- Patient with a documented latex allergy needed a straight catheter. Tech selected a red rubber catheter from the supply room rather than a latex-free catheter.
The following are examples of events involving latex near misses reported to PA-PSRS:
- Circulator checked patient into the operating room and noted a latex allergy sticker on chart. Nurse confirmed latex allergy with patient. The latex allergy was documented by a sticker on the chart, and there was a band on the patient's arm. Allergy was not communicated to the operating room. The entire setup in the operating room was torn down and the case was set up without latex products.
- When patient was asked what allergies she had, she indicated only an allergy to peanuts. When a potential latex allergy was noticed in her chart, nurse went back and asked patient if she had a latex allergy, and she said that she did.
- Patient's father informed the nurse that patient had a latex allergy and that physician had brought in latex gloves to perform the procedure. Patient's father confronted physician before procedure began.
- Patient [with latex allergy] arrived in the operating room with no allergy band, and there was no allergy sticker on chart.
STRATEGIES TO REDUCE LATEX ALLERGY RISK
Review of the PA-PSRS patient safety event reports indicates that breaches of latex precautions with the potential for life-threatening effects continue to occur. The following is a list of strategies intended to reduce risk and improve patient safety.
Ask focused screening questions. Ascertaining a patient's allergy status is among the first steps in establishing a plan of care.
- Ask patients specifically, “Are you allergic to latex?”
- Ask patients about latex allergies before performing procedures that may involve latex products, such as urinary catheter insertion or venipuncture.
Be aware of latex products in the care environment. Operating under the assumption that all products in health care are latex-free can lead to inadvertent latex exposures. More than 40,000 everyday items contain latex,12 which makes reliance on latex-product lists or human recall challenging.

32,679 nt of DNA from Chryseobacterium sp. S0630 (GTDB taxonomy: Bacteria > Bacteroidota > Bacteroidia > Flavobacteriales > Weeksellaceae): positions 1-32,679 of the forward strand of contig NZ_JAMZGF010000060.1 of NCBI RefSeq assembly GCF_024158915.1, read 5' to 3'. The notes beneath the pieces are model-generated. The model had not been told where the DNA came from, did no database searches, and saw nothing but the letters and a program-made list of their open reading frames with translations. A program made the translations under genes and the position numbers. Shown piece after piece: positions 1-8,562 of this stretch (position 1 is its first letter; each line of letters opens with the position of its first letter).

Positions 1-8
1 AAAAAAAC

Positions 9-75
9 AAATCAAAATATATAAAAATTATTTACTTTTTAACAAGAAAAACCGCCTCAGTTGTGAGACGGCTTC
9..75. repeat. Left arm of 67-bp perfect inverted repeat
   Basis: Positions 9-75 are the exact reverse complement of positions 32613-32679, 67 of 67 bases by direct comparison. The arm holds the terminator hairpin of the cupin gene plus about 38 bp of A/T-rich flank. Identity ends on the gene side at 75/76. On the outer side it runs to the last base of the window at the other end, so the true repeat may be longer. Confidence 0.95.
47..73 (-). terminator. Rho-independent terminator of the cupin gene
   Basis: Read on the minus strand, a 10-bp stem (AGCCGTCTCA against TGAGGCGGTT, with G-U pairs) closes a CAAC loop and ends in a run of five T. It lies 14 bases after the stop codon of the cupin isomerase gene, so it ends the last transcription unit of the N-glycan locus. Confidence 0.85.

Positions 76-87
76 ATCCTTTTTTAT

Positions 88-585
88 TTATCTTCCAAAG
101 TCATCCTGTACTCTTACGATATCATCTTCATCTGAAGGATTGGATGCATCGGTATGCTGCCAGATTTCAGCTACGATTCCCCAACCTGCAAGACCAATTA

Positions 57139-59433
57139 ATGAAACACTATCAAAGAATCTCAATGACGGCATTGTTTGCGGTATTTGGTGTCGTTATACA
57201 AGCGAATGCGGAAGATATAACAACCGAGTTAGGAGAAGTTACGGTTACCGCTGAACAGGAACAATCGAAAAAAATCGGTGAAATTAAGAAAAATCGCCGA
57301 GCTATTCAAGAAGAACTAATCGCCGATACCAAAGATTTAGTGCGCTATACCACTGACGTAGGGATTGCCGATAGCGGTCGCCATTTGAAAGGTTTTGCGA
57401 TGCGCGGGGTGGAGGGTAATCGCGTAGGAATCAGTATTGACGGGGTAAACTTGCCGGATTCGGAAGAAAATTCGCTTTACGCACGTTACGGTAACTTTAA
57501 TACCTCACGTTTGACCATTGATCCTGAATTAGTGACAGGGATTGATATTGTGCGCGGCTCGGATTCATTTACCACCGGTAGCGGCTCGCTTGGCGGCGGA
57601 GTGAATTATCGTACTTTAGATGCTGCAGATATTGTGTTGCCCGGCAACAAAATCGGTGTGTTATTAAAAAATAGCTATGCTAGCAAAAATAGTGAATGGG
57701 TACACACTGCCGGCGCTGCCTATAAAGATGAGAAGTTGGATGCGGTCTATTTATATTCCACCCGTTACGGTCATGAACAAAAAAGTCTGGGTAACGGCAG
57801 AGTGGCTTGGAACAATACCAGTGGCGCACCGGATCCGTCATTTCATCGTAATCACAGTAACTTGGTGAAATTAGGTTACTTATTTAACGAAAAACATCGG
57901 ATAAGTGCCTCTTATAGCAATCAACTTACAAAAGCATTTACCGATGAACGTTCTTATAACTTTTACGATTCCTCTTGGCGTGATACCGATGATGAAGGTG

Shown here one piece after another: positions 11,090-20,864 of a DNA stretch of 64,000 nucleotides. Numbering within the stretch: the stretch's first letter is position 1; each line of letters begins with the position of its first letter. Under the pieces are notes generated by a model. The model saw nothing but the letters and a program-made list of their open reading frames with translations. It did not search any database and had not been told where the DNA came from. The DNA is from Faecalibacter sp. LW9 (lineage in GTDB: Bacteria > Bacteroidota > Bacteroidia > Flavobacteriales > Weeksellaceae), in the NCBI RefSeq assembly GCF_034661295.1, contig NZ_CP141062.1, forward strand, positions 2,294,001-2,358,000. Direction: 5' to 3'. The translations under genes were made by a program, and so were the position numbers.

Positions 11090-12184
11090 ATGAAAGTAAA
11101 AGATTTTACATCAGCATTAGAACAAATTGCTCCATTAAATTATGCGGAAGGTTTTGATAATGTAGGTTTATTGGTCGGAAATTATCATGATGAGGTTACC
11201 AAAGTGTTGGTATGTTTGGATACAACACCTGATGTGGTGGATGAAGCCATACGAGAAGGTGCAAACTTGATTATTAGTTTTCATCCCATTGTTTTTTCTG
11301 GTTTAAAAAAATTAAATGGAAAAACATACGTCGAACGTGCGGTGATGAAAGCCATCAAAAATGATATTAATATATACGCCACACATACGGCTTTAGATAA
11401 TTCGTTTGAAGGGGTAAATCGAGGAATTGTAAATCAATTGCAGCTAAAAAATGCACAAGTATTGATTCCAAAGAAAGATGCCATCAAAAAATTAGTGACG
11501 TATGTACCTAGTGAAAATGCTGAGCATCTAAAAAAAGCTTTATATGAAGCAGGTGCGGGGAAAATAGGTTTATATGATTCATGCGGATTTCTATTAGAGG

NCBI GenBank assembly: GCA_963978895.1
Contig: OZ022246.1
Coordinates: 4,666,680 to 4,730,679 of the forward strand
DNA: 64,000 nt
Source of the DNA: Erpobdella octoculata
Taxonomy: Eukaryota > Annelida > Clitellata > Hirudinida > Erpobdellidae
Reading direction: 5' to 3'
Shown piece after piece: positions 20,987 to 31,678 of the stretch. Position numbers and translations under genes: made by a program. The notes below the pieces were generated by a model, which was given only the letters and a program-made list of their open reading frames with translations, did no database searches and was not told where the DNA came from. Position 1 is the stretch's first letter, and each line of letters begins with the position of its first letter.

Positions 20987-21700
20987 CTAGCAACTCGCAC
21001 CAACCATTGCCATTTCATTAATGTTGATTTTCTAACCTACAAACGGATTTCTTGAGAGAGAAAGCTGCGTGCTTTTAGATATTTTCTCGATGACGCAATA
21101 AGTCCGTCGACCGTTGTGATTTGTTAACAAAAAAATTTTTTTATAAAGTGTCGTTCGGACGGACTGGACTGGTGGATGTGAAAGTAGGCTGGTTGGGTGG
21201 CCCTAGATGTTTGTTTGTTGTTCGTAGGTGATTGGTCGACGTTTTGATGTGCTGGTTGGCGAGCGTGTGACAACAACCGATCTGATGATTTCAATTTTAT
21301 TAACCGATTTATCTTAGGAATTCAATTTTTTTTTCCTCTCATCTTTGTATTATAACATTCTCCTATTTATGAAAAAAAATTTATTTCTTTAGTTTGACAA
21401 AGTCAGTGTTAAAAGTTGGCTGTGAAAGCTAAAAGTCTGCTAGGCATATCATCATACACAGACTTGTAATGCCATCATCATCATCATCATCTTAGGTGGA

- Familiarize yourself with your facility's approach to creating a latex-safe environment, including policies, procedures, and any focused efforts to reduce latex use.
- Assess recognition by the staff of the products in their care environment that may contain latex.
- Read product labels to confirm that items are not made with natural rubber latex.5, 13
- Ask questions if product labeling is unclear or contamination is suspected.
- Recognize that latex-free products could be replaced with products containing latex without warning.
Document and communicate the patient's latex allergy. Given the surplus of data and documentation in health care, input into the medical record does not guarantee that important information is effectively communicated to those who need to know.
- Notify receiving departments, such as the operating room or radiology, of the patient's latex allergy in advance so they can prepare the environment and obtain latex-safe products.13, 14
- Communicate the patient's latex allergy in the time-out before procedures at the bedside and in procedural areas.15
- Ensure that the patient's latex allergy is documented in the medical record and included in verbal handoffs.
- Ensure that visual reminders of the patient's latex allergy are in place (using wristbands and signage, for example).13, 16
- Enlist patients and families as partners in prevention by instructing them in monitoring the environment and giving them permission to remind all members of the care team about the patient's latex allergy.16
TYING IT ALL TOGETHER
Latex products continue to pose a threat to patient safety. The safety reports from Pennsylvania health care facilities demonstrate how slips in information gathering, transmission, and application can lead to breaches of latex precautions. Through focused screening, communication, and product assessment, the safety of patients with latex allergies can be improved.
1. Centers for Disease Control and Prevention. Recommendations for prevention of HIV transmission in health-care settings MMWR Suppl 1987 36 2 1S–18S
2. Centers for Disease Control and Prevention. Guidelines for prevention of transmission of human immunodeficiency virus and hepatitis B virus to health-care and public-safety workers MMWR Suppl 1989 38 6 1–37
3. Kelly KJ, Sussman G Latex allergy: where are we now and how did we get there? J Allergy Clin Immunol Pract 2017 5 5 1212–6
4. Ownby DR A history of latex allergy J Allergy Clin Immunol 2002 110 2 Suppl S27–S32
6. U.S. Department of Health and Human Services, Food and Drug Administration. 21 CFR Parts 878, 880, and 895. Banned devices; powdered surgeon's gloves, powdered patient examination gloves, and absorbable powder for lubricating a surgeon's glove [final rule]. Washington, DC: Federal Register, vol. 81, No. 243, 91722-31 2016.
7. Wu M, et al Current prevalence rate of latex allergy: why it remains a problem? J Occup Health 2016 58 2 1388–44
10. Commonwealth of Pennsylvania General Assembly. Act No. 13 of 2002. Medical care availability and reduction of error (MCARE) act. Act of Mar 20, 2002, P.L. 154, No. 13, C1. 40. Harrisburg, PA 2002.
12. U.S. House of Representatives. H. Con. Res. 387. Promoting latex allergy awareness, research, and treatment [concurrent resolution]. Washington, DC 2000.
13. Cusick C A latex-safe environment is in everyone's best interest Mater Manag Health Care 2007 16 11 24–6
14. Mercurio J Creating a latex-safe perioperative environment OR Nurse 2011 5 6 18–25
15. Minami CA, et al Management of a patient with a latex allergy JAMA 2017 317 3 309–10
16. Cabañes N, et al Latex allergy: position paper J Investig Allergol Clin Immunol 2012 22 5 313–30